One of the best-loved stories of all time, To Kill a Mockingbird has been translated into more than forty languages, sold more than thirty million copies worldwide, served as the basis for an enormously popular motion picture, and was voted one of the best novels of the twentieth century by librarians across the country. A gripping, heart-wrenching, and wholly remarkable tale of coming-of-age in a South poisoned by virulent prejudice, it views a world of great beauty and savage inequities through the eyes of a young girl, as her father-a crusading local lawyer-risks everything to defend a black man unjustly accused of a terrible crime.
From the author of The Great Gatsby, a tale of marriage and disappointment in the Roaring Twenties.
Fitzgerald’s rich and detailed novel of the decadent Jazz Era follows the beautiful and vibrant Anthony Patch and his wife Gloria as they navigate the heady lifestyle of the young and wealthy in 1920s New York. Patch is the presumptive heir to his grandfather’s fortune, and keeps his equally spoiled wife in comfort while biding time until his grandfather’s death. Patch is unable to hold down any kind of job and spends his days in luxury, indulging in whatever pleasures are available. But as the money begins to fail, so does their marriage. Patch’s gradual descent into alcoholism, depression and alienation from his marriage ultimately lead to his ruin. Fitzgerald’s novel is a remorseless exploration of the horrors of an age of excess and lost innocence.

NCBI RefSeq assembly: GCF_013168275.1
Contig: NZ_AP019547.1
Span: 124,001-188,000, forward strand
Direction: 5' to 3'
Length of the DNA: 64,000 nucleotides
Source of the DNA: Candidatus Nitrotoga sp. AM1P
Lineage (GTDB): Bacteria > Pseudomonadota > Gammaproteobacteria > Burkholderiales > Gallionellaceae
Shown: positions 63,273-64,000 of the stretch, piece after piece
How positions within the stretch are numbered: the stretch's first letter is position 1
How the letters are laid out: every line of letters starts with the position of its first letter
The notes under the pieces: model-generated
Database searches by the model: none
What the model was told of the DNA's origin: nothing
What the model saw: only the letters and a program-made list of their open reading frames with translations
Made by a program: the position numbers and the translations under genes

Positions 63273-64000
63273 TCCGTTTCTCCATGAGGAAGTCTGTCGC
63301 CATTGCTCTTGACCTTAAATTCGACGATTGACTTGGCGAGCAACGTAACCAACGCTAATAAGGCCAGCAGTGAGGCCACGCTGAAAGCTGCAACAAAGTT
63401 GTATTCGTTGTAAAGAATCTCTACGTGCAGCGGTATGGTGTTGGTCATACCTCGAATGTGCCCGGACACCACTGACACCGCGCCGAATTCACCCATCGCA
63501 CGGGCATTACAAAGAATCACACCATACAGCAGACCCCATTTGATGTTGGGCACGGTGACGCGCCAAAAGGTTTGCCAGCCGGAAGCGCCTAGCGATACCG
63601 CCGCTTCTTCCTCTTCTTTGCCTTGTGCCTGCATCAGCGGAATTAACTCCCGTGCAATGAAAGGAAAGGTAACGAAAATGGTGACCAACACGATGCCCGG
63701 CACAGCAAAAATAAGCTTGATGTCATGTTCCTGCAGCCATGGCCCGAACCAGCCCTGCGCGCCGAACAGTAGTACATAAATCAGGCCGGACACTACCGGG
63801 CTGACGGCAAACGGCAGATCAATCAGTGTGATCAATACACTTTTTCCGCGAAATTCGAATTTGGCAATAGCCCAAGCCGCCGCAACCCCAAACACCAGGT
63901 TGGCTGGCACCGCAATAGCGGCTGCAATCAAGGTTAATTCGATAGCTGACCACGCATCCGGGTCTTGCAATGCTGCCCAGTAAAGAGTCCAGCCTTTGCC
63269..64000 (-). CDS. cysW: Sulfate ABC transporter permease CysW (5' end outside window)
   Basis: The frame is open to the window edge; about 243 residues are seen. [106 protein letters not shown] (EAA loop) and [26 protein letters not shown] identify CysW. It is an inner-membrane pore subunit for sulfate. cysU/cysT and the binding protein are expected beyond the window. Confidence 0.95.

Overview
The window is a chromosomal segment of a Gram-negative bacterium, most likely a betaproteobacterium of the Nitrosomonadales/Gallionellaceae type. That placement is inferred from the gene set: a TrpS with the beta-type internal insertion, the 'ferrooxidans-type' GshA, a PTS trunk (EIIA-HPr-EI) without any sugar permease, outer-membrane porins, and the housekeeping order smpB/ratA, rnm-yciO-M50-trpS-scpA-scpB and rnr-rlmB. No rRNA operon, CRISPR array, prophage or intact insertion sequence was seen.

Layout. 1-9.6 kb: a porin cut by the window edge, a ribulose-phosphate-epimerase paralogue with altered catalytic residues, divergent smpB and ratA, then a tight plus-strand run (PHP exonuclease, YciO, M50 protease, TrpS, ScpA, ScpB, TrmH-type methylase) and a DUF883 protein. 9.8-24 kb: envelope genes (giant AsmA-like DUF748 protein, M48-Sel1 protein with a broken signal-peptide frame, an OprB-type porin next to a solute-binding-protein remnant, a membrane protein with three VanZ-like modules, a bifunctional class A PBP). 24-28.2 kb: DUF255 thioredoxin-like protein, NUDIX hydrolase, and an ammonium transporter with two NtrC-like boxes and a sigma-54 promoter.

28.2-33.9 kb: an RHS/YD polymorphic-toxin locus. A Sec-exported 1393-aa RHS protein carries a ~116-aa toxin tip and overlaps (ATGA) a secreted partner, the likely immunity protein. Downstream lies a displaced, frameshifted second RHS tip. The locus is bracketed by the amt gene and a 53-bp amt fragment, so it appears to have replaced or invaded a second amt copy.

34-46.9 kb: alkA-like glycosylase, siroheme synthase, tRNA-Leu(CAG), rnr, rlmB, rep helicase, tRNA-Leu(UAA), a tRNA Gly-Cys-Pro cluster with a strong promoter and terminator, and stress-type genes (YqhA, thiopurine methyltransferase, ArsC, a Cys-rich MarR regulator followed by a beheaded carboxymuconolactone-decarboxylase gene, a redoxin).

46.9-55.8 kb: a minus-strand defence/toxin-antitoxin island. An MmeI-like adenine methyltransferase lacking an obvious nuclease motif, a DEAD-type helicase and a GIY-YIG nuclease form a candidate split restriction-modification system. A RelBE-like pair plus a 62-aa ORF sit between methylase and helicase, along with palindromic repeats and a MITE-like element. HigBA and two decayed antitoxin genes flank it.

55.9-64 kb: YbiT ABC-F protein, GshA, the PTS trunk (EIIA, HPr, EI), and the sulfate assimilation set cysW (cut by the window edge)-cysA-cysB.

F. Scott Fitzgerald is regarded as one of the greatest American writers of the 20th century. Despite his present popularity, Fitzgerald was often in financial trouble, due to the fact that only one of his novels sold well enough to support the extravagant lifestyle that he and his wife Zelda adopted, and later Zelda’s medical bills. His novel The Great Gatsby has sold millions of copies and remains a continual best-seller.